IS WHOLE FOODS STILL THE STANDARD?
Whole Foods may need to make radical changes in order to maintain its standing as a natural and organic leader.
By Len Lewis
FOR WHOLE FOODS this seems to be the best of times and worst of times. The best of times because of the exponential growth in
demand for natural and organic products
by a multi-generational army of shoppers.
The worst of times because everybody else
knows it too—and does it for less than a
Let me state upfront that I am a fan of
Whole Foods. They have put natural and
organic on the mainstream map and its
stores still set the standard. They are a
beacon of health and wellness marketing
and merchandising and an icon of retail-
ing that deserves its own chapter in indus-
try history books.
However, as we have
seen time and again in
retailing and a lesson that
has yet to be learned—no
one is too big to fail.
I was speaking with an
industry insider recently
about Whole Foods. He
jokingly said: “Maybe it’s
A&P all over again.” But
equating these two is like
comparing apples and
oranges. A&P’s demise
was a case of hubris, outsized egos and greed.
With Whole Foods, the hunter has
become the hunted.
As the company prepares to open
its modestly priced 365 store aimed at
younger shoppers in suburban South
Chicago, the question is whether Whole
Foods can create a new identity in a mar-
ket that has such retail powerhouses as
Mariano’s, Walmart and Meijer? Or will this
just dilute its brand?
No one can fault Whole Foods for
attempting to broaden its store portfolio
with a smaller format and narrower assortment. It is a case of less is more—less cost,
more profits. But there are those who feel
that the chain would have been better
served by becoming more aggressive in
pricing—or at least more agile—
something that industry observers, and consumers, say the chain has failed to do.
So, is this Whole Foods going “on
the attack” as co-CEO Walter Robb has
said, or running to catch up with everyone else who has jumped on the organic
I rarely turn to Wall Street as a source
of information, but a recent analysis by
Deutsche Bank made some cogent points.
Declining comp-store sales are a strong
indication of the pressure that the chain
is under from other retailers in the natural and organic space. However, analysts
also believe that Whole Foods’ long-term
growth target of 1,200 additional stores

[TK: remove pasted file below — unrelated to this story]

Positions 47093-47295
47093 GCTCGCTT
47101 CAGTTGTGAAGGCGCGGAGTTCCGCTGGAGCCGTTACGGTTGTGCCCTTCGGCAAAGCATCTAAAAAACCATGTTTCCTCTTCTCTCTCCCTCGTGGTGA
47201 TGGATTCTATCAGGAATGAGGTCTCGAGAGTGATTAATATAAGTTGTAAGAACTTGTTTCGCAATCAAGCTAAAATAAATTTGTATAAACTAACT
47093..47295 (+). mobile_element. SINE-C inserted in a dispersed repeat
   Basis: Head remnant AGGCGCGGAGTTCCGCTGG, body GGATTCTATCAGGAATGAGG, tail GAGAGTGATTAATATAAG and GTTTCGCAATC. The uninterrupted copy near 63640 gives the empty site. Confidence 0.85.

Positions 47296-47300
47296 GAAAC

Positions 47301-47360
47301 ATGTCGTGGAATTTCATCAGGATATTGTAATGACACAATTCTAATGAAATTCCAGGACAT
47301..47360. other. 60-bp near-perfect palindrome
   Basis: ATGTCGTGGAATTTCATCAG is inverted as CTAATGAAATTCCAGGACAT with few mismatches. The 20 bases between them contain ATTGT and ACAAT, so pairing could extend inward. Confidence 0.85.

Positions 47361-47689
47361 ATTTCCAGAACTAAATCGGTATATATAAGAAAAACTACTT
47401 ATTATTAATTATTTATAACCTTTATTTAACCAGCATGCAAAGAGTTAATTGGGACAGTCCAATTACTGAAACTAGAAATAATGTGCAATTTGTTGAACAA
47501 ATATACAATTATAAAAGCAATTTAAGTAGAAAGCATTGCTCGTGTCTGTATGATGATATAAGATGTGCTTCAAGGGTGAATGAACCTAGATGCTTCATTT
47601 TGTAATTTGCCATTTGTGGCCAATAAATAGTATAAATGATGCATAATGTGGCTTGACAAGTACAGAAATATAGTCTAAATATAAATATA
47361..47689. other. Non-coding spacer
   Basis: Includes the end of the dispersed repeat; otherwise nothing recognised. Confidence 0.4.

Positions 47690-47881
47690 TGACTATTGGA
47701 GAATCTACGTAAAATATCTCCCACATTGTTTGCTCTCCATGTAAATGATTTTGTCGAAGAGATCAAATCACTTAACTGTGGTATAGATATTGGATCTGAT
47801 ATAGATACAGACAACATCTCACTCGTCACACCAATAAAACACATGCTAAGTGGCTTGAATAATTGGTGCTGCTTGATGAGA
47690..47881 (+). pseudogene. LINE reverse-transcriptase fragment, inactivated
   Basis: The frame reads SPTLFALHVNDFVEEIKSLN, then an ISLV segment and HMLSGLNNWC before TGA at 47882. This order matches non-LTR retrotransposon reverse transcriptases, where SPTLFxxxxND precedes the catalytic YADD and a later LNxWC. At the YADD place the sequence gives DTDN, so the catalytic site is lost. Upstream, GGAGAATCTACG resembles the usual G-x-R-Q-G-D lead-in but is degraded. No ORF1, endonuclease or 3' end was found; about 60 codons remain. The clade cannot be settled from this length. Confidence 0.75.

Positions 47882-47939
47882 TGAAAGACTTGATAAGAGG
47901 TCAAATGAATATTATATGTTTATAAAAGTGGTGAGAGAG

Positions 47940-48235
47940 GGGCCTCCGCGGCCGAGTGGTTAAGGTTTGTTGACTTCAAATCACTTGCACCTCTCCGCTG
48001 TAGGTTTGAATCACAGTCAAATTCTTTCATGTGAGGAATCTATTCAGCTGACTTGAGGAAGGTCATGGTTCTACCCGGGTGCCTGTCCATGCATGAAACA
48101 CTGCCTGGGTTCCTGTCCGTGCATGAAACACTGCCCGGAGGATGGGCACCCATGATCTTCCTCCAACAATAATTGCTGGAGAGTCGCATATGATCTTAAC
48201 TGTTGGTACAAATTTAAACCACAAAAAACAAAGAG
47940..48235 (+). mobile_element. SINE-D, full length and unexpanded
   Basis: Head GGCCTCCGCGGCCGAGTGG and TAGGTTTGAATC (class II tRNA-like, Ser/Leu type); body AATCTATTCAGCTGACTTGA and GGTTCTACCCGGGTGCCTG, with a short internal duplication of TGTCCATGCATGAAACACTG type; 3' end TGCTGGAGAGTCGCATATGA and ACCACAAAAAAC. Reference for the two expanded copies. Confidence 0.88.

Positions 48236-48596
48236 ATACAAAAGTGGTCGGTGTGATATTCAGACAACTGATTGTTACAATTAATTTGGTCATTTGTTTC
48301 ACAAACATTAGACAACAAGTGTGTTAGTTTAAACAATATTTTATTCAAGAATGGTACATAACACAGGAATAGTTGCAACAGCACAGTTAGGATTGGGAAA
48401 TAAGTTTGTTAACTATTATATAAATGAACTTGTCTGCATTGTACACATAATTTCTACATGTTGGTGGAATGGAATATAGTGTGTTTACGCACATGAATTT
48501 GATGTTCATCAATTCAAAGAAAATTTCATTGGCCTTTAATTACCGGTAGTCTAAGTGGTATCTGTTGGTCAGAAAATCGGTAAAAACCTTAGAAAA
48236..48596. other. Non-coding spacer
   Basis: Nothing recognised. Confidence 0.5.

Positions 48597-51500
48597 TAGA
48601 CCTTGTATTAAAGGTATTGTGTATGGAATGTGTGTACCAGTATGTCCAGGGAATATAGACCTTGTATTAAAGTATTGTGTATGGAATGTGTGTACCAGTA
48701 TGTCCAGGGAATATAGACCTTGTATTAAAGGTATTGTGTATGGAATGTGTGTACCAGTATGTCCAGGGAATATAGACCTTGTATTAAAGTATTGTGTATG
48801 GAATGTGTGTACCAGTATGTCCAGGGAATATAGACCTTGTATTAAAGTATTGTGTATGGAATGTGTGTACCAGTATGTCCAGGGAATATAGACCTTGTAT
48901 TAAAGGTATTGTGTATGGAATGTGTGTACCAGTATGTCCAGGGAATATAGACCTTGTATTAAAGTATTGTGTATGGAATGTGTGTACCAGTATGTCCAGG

is overstated by about one-third. Overexpansion has been the cause of more
retail failures than anyone likes to admit.
Overall, the bulls and bears are about
evenly split on Whole Foods’ future. Bears
are most concerned about the chain’s
pricing, the narrowing of the quality gap
between them and competitors, and the
threat of an activist investor rearing his
head. They are also starting to question,
and rightly so, whether natural and organic
really needs its own format anymore given
the ubiquitous nature of these categories.
Even the most bullish investors are not
expecting that much and hoping that man-
agement is working on other initiatives.
They seem to be hoping for a surprise.
Deutsche Bank believes, as do many
observers, that Whole Foods is a company
in transition and severe price-cutting is the
only way to juice up comp-store sales. As
one observer put it: “The chain is no longer
a big fish in a small pond.”
As the bank’s latest report noted: “This
transition is always harder when the found-
ers are still entrenched, because many
of the moves and strategies that made
them so successful are no longer relevant.
A complete re-thinking of the business is
required as it matures, and the founders
often do not recognize the need for radi-
cal strategic change, which can impede
the transition to ‘Lifestage 3’ and damage
I am not sure this is the case at Whole
Foods. Co-CEO John Mackey may not be
Wall Street’s favorite executive, but he is
a smart, dedicated merchant who is not
going to let his creation whither on the
vine. But radical changes are needed now.
The lesson here goes beyond Whole
Foods. It’s no longer enough to tell people what you have and expect them to
beat down your door. You have to tell
them why you are better than the guy
down the street in order to be the destination of choice.
Len Lewis is a regular Grocery
Headquarters columnist and
veteran industry journalist.